Indian mustard (Brassica juncea L.) is an important rabi season  (October to March) oilseed crop in India which is popularly known as rai, raya or laha. The genus Brassica, belongs to brassicaceae family. Indian mustard is a natural amphidiploid (2n=36) of Brassica campestris (2n=20) and Brassica nigra (2n=16) (Nagaharu, 1935). Brassica juncea is a crop of Asiatic origin with its major centre of diversity in China from where it was introduced in India (Vaughan, 1977). It is the second important oilseed crop at national level and contributes nearly 27% of edible oil pool of the country (Singh et al., 2013). It is a naturally autogamous species in which out crossing varies from 5–30% depending upon environmental conditions and frequency of pollinating insects (Shrimali et al., 2016). Mustard seed contains about 38 to 46% oil.It is mainly grown for oil-seed usage in India. In Northern India, mustard oil is mainly utilized for human consumption (Vaghela et al., 2011). Mustard oil has isothiocyanates as the most important content contained responsible for its flavour and pungency (Park et al., 2018). In addition to its use as edible oil, mustard oil has a spectrum of industrial utilities such as paintand printing ink additives, greases and lubricants, resins and polymers, plastics, cosmetics and also in the pharmaceutical industries (Gupta, 2016). Globally, India is the second largest rapeseed–mustard-cultivating country after China and third in production next to China and Canada (Kumari et al., 2019). It was cultivated in an area of 6.85 million hectares in India with an annual production of 9.12 million tonnes and productivity of 1331 kg ha-1 (Anonymous, 2019-20). Major rapeseed-mustard growing states are Rajasthan, Uttar Pradesh, Madhya Pradesh, Punjab, Gujarat, Haryana, Assam, Bihar and West Bengal.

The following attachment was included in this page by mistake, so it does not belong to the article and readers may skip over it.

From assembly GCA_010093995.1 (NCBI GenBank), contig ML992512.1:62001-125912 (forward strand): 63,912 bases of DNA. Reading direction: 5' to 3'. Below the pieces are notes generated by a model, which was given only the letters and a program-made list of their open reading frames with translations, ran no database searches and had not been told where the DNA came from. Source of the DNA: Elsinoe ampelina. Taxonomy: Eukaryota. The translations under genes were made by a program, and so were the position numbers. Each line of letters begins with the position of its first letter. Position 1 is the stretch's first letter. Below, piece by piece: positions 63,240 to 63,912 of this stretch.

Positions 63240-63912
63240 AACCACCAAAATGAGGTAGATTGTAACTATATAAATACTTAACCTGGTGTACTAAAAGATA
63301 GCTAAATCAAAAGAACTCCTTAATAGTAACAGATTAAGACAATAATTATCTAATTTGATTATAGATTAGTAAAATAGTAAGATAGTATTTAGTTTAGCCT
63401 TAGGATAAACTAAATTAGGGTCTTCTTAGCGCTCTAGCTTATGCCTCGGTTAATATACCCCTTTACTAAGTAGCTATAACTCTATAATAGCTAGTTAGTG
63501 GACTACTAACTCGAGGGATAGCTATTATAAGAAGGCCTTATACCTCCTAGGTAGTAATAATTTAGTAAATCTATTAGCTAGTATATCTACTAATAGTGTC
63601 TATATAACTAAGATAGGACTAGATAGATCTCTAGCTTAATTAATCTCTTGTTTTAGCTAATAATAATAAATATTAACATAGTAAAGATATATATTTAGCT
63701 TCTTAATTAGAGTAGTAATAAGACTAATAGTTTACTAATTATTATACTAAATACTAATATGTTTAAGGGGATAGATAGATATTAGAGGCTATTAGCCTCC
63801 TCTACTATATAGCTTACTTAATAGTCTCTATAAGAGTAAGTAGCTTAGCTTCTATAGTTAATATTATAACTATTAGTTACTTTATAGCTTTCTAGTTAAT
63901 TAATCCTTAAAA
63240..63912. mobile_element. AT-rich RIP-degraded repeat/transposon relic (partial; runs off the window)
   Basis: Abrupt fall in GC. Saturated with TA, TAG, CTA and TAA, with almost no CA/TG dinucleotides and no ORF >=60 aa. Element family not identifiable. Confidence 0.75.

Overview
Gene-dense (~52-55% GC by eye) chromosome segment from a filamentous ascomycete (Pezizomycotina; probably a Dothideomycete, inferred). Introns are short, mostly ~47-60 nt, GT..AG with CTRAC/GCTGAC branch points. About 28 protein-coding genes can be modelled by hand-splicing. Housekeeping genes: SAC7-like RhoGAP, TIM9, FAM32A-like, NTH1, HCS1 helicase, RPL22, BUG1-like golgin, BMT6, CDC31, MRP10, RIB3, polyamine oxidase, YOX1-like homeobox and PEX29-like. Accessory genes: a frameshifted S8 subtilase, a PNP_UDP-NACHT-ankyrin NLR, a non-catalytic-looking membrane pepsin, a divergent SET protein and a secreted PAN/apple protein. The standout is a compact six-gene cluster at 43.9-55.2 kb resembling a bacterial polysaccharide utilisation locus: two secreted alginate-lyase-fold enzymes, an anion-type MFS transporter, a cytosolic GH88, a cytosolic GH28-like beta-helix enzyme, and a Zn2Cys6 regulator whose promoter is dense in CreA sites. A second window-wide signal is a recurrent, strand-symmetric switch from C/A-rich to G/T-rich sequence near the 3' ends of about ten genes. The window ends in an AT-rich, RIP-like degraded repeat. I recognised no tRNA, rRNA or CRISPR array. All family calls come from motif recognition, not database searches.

Seed yield a very complex trait, possesses many components which finally result in a highly plastic yield structure (Diepenbrock, 2000). Heterosis has an important role in all the plant breeding programmes; it would be very helpful to know the relationship between heterosis for seed yield and its components (Azizia, 2011). In oilseed Brassicas heterosis was first reported in brown sarson by Singh and Mehta (1954). Subsequently many studies have reported the extent of heterosis for seed yield. Significant level of heterosis was reported in B. juncea (13 to 91%) by Verma et al. (2011), Yadava et al. (2012) and Meena et al. (2015). Exploitable level of standard heterosis depends on an effective male sterility and fertility system which is the most important prerequisites for the development of commercially viable hybrids. Restoration ability in CMS line is an important factor for the exploitation of hybrid in the breeding programme.Alloplasmic B. juncea and B. napus have been obtained based on B. oxyrrhina, Trachystomaballi, Moricandia arvensis, Diplotaxissiifoliaand Sinapis alba cytoplasm (Raoand Shivanna., 1996; Prakash et al., 2001). Fertility restorers have been identified in the Trachystoma and Moricandia based CMS lines of B. juncea (Prakash and Kirti, 1997). Among the different sterile cytoplasms, Moricandia arvensis (mori) and Diplotaxis erucoides (eru) cytoplasms are proved to be stable and with almost no adverse effects in B. juncea backgrounds (Kaur et al., 2004, Chamola et al., 2013). The mori CMS system is available in B. juncea with small non-dehiscent anthers and excellent nectarines. Restorers are available and female fertility is about 95% for this cms system. The mori CMS system was developed by Prakash et al. (1998) and subsequently rectified by Kirti et al. (1998). Alloplasmic lines having cytoplasm from Diplotaxis erucoides (eru) and Diplotaxis berthautii (ber) were developed by Malik et al. (1999) and later improved by Bhat et al. (2006, 2008). Heterosis has been extensively explored and utilized for boosting various quality traits in Brassica because of an effective and economic pollination control system for production of F1 hybrid seeds on a large scale. With these facts, in the present study, restoration ability and level of standard heterosis were estimated for the hybrids developed using L×T mating design.